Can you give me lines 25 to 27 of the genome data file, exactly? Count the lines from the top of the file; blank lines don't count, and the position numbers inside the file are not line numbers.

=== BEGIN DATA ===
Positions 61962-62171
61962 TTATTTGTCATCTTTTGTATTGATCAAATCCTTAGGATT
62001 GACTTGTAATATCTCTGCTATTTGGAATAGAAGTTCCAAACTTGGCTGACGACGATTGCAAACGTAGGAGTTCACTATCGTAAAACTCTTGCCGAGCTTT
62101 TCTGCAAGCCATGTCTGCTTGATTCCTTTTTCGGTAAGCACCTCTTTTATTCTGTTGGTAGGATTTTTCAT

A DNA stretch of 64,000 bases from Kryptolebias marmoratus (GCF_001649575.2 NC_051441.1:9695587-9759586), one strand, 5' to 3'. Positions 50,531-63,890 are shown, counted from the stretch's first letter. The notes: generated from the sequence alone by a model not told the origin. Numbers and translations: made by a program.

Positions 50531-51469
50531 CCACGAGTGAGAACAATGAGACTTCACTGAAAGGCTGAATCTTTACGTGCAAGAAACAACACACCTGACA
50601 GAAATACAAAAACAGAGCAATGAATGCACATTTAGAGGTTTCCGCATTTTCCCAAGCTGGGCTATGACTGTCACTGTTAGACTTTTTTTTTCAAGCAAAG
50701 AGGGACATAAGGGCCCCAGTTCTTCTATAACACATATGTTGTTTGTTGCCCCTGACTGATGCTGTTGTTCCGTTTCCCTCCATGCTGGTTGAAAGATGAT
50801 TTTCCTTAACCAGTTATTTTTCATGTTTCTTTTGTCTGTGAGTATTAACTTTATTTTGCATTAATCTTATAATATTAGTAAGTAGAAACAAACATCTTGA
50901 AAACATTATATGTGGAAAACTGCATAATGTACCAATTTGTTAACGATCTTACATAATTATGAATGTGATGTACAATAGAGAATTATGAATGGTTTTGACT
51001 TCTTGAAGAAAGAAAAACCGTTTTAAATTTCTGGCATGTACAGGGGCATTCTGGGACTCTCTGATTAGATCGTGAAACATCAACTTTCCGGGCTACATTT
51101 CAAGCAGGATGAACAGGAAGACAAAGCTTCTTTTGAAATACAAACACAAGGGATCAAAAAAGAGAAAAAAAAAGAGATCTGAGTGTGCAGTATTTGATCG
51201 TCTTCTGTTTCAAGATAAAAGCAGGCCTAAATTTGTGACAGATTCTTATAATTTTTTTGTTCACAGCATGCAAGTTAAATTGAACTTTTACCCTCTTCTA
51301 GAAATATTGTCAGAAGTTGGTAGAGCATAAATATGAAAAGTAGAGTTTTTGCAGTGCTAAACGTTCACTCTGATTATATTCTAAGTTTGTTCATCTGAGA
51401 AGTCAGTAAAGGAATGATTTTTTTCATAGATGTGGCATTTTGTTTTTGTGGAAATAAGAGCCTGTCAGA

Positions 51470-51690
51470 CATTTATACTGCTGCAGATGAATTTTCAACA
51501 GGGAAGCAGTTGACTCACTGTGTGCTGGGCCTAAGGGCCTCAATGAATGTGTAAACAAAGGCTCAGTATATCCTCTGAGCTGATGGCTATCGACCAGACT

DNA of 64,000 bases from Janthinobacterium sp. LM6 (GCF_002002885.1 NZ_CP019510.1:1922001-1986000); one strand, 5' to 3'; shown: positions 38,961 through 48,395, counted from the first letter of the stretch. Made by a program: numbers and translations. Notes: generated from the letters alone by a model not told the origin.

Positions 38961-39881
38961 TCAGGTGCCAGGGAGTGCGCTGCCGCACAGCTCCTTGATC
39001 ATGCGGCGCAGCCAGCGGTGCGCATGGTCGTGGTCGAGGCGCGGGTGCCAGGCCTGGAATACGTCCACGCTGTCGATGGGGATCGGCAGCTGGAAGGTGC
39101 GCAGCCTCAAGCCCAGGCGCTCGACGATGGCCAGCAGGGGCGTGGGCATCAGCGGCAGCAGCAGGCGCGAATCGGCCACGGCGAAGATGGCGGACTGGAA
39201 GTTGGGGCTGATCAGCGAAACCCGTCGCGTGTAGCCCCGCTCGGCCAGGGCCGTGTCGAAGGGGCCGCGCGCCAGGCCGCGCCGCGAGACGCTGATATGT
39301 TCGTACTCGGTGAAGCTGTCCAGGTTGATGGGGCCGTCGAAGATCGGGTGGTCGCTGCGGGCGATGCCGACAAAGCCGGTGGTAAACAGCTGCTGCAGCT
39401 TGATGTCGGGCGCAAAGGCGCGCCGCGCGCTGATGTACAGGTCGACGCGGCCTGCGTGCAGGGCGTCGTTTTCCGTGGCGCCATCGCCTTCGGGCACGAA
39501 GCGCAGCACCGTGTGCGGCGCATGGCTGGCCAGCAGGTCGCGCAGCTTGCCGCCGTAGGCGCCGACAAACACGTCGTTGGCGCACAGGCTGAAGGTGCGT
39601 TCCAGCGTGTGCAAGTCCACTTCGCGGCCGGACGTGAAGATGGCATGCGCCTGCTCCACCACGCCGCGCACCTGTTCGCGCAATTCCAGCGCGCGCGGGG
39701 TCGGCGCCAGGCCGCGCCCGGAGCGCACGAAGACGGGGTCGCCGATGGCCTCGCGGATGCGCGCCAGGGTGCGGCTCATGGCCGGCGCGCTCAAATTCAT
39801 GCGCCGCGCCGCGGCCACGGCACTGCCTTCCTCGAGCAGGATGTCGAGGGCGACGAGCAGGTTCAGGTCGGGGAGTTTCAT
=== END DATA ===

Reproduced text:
39201 GTTGGGGCTGATCAGCGAAACCCGTCGCGTGTAGCCCCGCTCGGCCAGGGCCGTGTCGAAGGGGCCGCGCGCCAGGCCGCGCCGCGAGACGCTGATATGT
39301 TCGTACTCGGTGAAGCTGTCCAGGTTGATGGGGCCGTCGAAGATCGGGTGGTCGCTGCGGGCGATGCCGACAAAGCCGGTGGTAAACAGCTGCTGCAGCT
39401 TGATGTCGGGCGCAAAGGCGCGCCGCGCGCTGATGTACAGGTCGACGCGGCCTGCGTGCAGGGCGTCGTTTTCCGTGGCGCCATCGCCTTCGGGCACGAA